Compiled by Gary Hanson
(Much of the following information is taken from the large and small Barker-Chadwick record books; Joseph Barker mission letters, journals, and notebooks; The Barker Odyssey by Don W. Barker, Iowa Falls, Iowa; family biographical sketches, and family group sheets.)
In 1830 the English government furnished transportation to America for a number of poor families. It is said that among them were the families of George, Frederick, and James Barker and their sister, Harriet Barker Jarrel, who sailed to America in March 1830.
It is thought these four were the only living children of their parents William Barker, buried 15 Dec 1829*, age 67, and Jane Barker, buried d4 Dec 1825* age 66, in Shelfanger, Norfolk Co., England. (*Dates from English church records searched by Joseph Barker in 1896 while on his mission in England.) William and Jane Barker were probably buried in the churchyard of the gloomy, Anglican All Saints Church built of almost black stones or rocks, part of which was standing in the 12th century.Read more →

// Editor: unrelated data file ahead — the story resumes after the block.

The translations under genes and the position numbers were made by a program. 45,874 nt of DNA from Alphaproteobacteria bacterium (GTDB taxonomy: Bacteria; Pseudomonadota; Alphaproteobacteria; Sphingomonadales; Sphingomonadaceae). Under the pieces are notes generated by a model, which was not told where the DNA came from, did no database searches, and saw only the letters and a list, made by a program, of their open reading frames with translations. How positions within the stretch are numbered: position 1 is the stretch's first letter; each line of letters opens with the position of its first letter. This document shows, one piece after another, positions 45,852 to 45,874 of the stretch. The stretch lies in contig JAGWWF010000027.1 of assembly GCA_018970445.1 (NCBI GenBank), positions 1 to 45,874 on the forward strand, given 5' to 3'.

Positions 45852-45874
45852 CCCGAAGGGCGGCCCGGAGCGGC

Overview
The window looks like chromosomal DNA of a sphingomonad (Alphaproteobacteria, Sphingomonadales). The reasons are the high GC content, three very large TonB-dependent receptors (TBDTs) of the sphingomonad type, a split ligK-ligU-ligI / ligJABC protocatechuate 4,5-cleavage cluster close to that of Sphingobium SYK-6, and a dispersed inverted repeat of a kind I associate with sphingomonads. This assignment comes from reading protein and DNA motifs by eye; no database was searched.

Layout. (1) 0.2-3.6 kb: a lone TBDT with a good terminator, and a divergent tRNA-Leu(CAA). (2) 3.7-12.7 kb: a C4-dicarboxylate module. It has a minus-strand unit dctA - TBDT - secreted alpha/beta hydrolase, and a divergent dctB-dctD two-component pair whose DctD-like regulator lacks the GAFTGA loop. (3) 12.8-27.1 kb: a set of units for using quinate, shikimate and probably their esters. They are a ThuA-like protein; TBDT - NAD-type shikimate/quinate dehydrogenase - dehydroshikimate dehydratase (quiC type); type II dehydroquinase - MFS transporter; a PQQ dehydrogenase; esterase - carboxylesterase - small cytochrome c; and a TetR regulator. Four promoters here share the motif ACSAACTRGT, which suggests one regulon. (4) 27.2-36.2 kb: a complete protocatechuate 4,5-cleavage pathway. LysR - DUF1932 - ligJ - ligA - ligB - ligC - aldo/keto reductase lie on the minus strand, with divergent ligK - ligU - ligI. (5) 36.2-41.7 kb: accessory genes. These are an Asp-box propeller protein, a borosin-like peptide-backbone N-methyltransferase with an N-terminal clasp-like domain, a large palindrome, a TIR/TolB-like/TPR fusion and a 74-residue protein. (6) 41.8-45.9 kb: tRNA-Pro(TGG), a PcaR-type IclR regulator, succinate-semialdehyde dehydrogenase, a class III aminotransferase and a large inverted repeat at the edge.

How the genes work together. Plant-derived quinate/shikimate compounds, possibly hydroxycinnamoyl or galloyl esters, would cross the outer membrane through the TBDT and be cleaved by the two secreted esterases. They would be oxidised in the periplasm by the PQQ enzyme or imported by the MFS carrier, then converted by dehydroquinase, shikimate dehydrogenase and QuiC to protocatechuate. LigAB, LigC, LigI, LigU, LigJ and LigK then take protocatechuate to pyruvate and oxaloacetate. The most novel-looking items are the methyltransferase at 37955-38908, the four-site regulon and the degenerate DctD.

These stories are excerpts from a collection about [Francillo Durfee]. by [Janis Durfee]
Immediately upon his return from Council Bluffs in the fall of 1849, Francillo and Cynthia joined James in the Weber Valley. David Moore, George and Frederick Barker, and Robert Porter and their families came as well, making some twenty-three persons in all. A few more settlers came in November (David Moore, Ogden).
The winter of 1849–50 was severe with deep snow. Several head of cattle and sheep died during the winter.
...Read more →